“I will want the quality of the debates to be a bit more engaging, a bit more detailed. For instance, if a candidate is asked, what is your programme on poverty? If he answers that, I will eliminate poverty, that’s not an answer. I’d like to see something specific. And as I
said, the way to know a candidate who is genuine about programme is to have
some details because the basic power of the president is in his budget, as
happens abroad, but it doesn’t happen here,” he said.
According to him, “I would have wished that some of the candidates would say if I’m elected, this is my likely estimate, I’m going to be spending money on crucial areas that can eliminate poverty; improve on education, tackle unemployment, improve on health, I’m going to spend less money. I’m going to run a very lean government. So, we can see from the candidate’s manifesto what type of person he will be but that’s not been done which makes it a bit hard for the voters to pick, but the bottom line is, if you want to have your life turn around, you must put somebody in office who will best project and protect you.”
Agbakoba, who also is a senior advocate of Nigeria (SAN), had recently presented a document by his company titled: ‘Policy Report 2022; Big Issues for the 2023 general elections.’
“We thought that the candidates’ manifestoes should have emphasised a lot more about ‘the how to’, not just about ‘will.’ A lot of the manifestos say, ‘we will’, ‘we shall;’ we would like them to be specific on how to tackle the challenges,” Agbakoba said.
Public Affairs Analyst and senior lawyer, Idowu Omolegan blamed the electorate for being docile; adding that the candidates know that their manifestos or suggestions they give on how they tackle Nigeria’s problems may not be the deciding factor.
“I think it is a combination of many factors, some candidates have been talking and telling us how they would implement their agenda, others are not doing the same.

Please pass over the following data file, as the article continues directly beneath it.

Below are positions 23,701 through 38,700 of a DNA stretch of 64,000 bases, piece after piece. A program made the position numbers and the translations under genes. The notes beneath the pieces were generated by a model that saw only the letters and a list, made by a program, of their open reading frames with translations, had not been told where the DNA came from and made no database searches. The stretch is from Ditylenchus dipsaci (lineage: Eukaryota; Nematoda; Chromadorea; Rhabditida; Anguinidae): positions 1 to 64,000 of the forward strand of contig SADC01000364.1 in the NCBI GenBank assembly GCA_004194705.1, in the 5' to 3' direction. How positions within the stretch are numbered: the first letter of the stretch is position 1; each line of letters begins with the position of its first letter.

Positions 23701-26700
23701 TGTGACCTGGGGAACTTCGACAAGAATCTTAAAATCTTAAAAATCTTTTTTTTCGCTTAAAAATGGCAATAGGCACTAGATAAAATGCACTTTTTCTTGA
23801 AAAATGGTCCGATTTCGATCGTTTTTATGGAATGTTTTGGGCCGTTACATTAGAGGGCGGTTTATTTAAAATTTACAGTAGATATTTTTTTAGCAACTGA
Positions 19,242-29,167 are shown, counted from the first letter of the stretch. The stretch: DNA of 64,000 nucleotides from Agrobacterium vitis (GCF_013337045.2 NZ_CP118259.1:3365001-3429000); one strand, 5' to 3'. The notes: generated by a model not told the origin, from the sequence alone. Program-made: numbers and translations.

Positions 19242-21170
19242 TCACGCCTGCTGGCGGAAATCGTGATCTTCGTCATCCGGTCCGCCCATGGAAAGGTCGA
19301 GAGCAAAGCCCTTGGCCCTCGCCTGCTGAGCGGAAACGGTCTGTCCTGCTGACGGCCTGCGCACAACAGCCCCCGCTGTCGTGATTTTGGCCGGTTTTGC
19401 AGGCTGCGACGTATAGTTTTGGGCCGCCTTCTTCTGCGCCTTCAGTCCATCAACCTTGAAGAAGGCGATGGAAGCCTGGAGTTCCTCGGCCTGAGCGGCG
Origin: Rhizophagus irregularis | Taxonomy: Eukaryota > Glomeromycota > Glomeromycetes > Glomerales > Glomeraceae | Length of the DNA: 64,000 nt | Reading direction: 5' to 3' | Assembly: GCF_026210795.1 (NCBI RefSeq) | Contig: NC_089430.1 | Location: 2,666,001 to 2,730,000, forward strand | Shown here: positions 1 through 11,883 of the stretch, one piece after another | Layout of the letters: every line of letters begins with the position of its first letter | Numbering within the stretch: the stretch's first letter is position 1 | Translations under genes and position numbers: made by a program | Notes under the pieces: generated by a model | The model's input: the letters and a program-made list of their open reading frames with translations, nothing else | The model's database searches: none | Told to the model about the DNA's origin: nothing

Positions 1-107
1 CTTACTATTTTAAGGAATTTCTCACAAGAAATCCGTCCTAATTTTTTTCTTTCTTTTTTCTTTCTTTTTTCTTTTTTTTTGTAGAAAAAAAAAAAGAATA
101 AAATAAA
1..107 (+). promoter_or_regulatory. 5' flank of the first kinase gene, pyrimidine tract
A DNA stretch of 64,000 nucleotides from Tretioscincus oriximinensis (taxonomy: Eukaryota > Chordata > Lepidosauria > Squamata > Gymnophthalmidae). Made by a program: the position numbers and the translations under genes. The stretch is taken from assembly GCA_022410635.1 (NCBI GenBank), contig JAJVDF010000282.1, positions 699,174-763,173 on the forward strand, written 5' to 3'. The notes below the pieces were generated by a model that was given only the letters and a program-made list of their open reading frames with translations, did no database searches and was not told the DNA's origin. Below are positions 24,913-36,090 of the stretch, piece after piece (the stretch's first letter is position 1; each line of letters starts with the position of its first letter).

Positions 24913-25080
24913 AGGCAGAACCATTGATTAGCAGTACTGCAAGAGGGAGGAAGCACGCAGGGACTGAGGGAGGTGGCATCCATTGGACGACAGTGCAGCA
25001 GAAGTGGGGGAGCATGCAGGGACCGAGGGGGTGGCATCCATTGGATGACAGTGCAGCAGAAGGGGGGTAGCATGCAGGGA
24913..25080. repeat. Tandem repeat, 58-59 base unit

“But I think it is because they know Nigerians don’t look at all that. On Election Day, the voting pattern would be based on; party, ethnicity and religion bases. These candidates know,” Omolegan said.
Speaking recently at a book presentation, former governor of Cross River State, Liyel Imoke enjoined Nigerian leaders and candidates to commit themselves to finding solutions to the challenges facing the country.
Imoke said rather than sit down to lament the country’s problems, leaders should focus on working hard toward solving problems.
According to him, “We are still evolving as a developing country, and we must remain optimistic despite challenges. Yes, we may all sit back and lament our predicament, but what is important for us is to seek solutions to our problems.”
After more than two decades since the return to democratic rule, Nigeria is still beset with combating vices that trailed prolonged years of military dictatorship in the country.
From the tenure of Olusegun Obasanjo to the late Umaru Yar’Adua and Goodluck Jonathan as well as the incumbent Muhammadu Buhari, the sore points include the bad state of the economy, mass poverty, insecurity, corruption, infrastructure decay, unemployment among others.
Each successive administration has taken initiatives to tackle those challenges that have continued to deny the citizenry the real benefits of democracy.
However, there is the general conclusion that these policies and initiatives have made little impact to improve the living condition of Nigerians. Many observers say it is obvious that these administrations have not really satisfied the yearnings of the people, particularly, the incumbent administration.
Under the current administration, the country, the observers noted, has maintained the infamous title of world poverty capital, according to the World Bank since 2016. The World Bank data has shown that four in every ten Nigerians live below the poverty line of $1.9 per day.
In light of the recently released report by the NBS on the high poverty rate in Nigeria, Agbakoba urged presidential candidates who had earlier released their manifestos to go back to the drawing board in order to capture the realities on ground in their documents.
“The candidates may need to look at their manifestoes again in relation to the newly released poverty index. The manifestos are good but they could incorporate a lot more. We want to hear them tell us how they want to address the issues they have raised in their manifestos. They have good intentions, but how are they going to go about delivering on those intentions? This is what we are calling their attention to,” he said.
Four candidates are seen as front runners in the February 25th2023 election, they are; Bola Tinubu, of the ruling All Progressives Congress (APC), Peter Obi of the Labour Party (LP), Atiku Abubakar of the People’s Democratic Party (PDP) and Rabiu Kwankwaso of the New Nigeria People’s Party (NNPP).